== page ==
Maintaining Stability in All Market Environments

Maintaining Stability in All Market Environments

Posted on October 05, 2015

Weekly Update

10/05/2015

Market State 12-A (29 Days) Transitional/Bearish: Each Market State has its own unique characteristics. Transitional States tend to have frequent large daily swings in value. These “big moves” often appear to be random and are counter intuitive.

Canterbury Volatility Index (CVI 105) Bearish/Unstable: Canterbury’s evidence based studies show a pattern connecting a volatility reading above CVI 90 with negative current and future market environments.

Overbought/Oversold indicator (46% Oversold) Neutral: The Overbought/Oversold indicator is used to make small tactical adjustments during Transitional - Market States. A reading of 95% Oversold or higher will trigger a slight increase in our long equity holdings and a 95% or higher Overbought will call for a slight decrease in the percentage of global equity ETF holdings.

Market Comment:

Last week the S&P 500 was up 20 points, or 1.0%, ending at 1,951. The Dow also finished the week up 1.0%. Sounds a bit boring. Actually, it was anything but boring. For example, Friday had an intraday trading range of 3%, closing on its high for the day. If Friday would have closed on its low, instead of its high, the week would have been down -2% instead of up 1%. The S&P 500 began the week with a sharp decline of 3% and revisited the August 25th cycle low at 1872.

The S&P 500 is currently in a 7% plus trading range between 2000 and 1865. The daily swings are substantially higher than normal. The chart below highlights the recent trading range. It is important to note that the price fluctuations, within the designated range, are of little irrelevance. They are reflective of the typical market noise associated with Transitional Market environments.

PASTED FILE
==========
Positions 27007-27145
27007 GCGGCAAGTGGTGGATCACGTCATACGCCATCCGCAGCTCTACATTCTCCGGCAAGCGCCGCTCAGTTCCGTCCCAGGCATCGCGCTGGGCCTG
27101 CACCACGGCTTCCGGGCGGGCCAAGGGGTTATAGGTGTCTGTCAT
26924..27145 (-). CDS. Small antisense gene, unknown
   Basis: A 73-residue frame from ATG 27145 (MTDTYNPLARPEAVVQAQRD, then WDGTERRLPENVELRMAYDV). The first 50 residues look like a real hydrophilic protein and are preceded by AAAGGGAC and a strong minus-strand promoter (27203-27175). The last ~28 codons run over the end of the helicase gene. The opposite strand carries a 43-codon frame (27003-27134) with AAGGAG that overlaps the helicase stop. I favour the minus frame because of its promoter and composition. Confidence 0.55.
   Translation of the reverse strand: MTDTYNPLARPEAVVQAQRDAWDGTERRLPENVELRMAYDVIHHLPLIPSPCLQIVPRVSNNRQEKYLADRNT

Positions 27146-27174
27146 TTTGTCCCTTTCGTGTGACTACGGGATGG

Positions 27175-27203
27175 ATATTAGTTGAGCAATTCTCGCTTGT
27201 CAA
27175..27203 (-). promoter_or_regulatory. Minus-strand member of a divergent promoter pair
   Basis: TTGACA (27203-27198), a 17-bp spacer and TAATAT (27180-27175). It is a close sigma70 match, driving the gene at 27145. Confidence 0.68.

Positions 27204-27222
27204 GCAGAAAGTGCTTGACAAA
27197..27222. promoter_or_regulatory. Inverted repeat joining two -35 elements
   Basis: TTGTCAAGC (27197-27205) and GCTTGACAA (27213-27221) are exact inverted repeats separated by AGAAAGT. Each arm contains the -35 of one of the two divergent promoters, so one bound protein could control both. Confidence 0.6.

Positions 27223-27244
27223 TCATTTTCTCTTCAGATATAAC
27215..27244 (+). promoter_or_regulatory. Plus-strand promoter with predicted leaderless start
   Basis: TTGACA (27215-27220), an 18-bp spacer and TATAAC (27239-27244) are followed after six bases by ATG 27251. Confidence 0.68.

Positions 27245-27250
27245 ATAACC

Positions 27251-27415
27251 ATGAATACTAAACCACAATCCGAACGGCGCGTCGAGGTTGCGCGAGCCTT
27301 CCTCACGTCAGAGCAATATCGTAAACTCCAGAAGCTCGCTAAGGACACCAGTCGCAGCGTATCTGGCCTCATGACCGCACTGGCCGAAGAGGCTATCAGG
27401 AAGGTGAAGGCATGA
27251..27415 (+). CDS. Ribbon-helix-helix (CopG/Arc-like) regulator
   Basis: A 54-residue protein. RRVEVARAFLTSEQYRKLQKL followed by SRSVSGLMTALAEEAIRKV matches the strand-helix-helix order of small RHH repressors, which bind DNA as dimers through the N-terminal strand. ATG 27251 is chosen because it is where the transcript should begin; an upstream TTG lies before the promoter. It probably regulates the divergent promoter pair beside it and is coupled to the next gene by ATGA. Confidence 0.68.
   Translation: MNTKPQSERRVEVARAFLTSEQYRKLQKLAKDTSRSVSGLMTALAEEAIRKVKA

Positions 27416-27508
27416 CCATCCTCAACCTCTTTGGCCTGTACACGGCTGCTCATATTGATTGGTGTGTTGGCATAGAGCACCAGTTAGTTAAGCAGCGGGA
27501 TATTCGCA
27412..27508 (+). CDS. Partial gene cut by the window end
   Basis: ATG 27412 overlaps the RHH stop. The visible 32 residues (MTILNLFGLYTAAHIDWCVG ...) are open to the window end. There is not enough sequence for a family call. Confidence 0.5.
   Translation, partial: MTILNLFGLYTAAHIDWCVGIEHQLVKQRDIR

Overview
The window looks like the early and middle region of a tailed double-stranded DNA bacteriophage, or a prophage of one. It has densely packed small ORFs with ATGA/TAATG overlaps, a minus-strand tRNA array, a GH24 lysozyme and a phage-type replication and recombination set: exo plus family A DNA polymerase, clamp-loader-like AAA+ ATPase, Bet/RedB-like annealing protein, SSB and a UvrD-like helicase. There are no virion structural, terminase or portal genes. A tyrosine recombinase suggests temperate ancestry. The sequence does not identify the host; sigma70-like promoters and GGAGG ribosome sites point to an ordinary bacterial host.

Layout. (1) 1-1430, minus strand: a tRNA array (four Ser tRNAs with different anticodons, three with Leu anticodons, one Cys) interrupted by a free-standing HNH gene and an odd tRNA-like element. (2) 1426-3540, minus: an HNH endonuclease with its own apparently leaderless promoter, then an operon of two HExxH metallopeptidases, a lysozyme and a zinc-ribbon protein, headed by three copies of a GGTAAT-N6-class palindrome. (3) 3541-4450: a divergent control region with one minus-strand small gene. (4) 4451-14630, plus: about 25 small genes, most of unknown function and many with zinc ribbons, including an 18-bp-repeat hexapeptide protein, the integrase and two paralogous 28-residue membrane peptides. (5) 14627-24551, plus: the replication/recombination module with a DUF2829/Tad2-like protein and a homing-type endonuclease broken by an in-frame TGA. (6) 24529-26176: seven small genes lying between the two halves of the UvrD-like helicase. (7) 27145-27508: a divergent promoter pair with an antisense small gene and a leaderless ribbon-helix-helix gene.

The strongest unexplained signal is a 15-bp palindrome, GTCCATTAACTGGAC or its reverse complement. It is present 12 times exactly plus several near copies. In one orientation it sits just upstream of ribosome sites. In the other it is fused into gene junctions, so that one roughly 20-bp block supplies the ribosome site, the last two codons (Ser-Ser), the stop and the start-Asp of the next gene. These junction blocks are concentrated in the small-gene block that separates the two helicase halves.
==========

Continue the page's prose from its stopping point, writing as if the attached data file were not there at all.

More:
Source: AIQ

The overall market is worse than the S&P 500 would suggest. In fact, the equal weighted S&P 500, Russell 2000 index, and several others broke below their August 24th lows. The advance decline line (number of stocks going up verses down) on the S&P 500 and NASDAQ have continued to deteriorate.

We remain in a bearish market environment. Keep in mind that bear markets are known for having substantial rallies followed by additional declines that test, and many times break, the old lows.

The Portfolio Thermostat’s primary objective is to limit portfolio declines to the 8% to 12% range from the portfolio’s highest peak to trough. Our goal is to maintain daily portfolio fluctuations below 1% with occasional outliers between 1.0 and 1.2% (up or down) during Transitional Market States

Bottom Line:

Volatile markets are counter intuitive. Transitional/Bearish - Market States begin and end quickly, when most investors would least expect. Risk management is paramount to maintaining portfolio stability.

The Portfolio Thermostat focuses on long term compounded returns. This is accomplished through systematic and timely adjustments of ETF holdings to match (and benefit from) the prevailing market environment. Some of the largest gains occur during the sharp advances that often follow Transitional and Bear Market States.

Canterbury Investment Management: Tom Hardin

More About Tom Hardin

As Chief Investment Officer, Tom has more than 30 years of experience in the investment management industry and has a broad breadth of knowledge. He is known as an innovator, educator and has been revolutionary in the advancements of portfolio and risk management.

Every effort was used to provide accurate data and mathematical calculations to provide, what we believe to be, accurate results. Canterbury Investment Management, LLC, and its principal owners, make no guarantee of completeness or accuracy of data or calculations as well as conclusions of any statistical data or information contained in the simulation illustrated on this page. Past results or performance is in no way a guarantee of future results.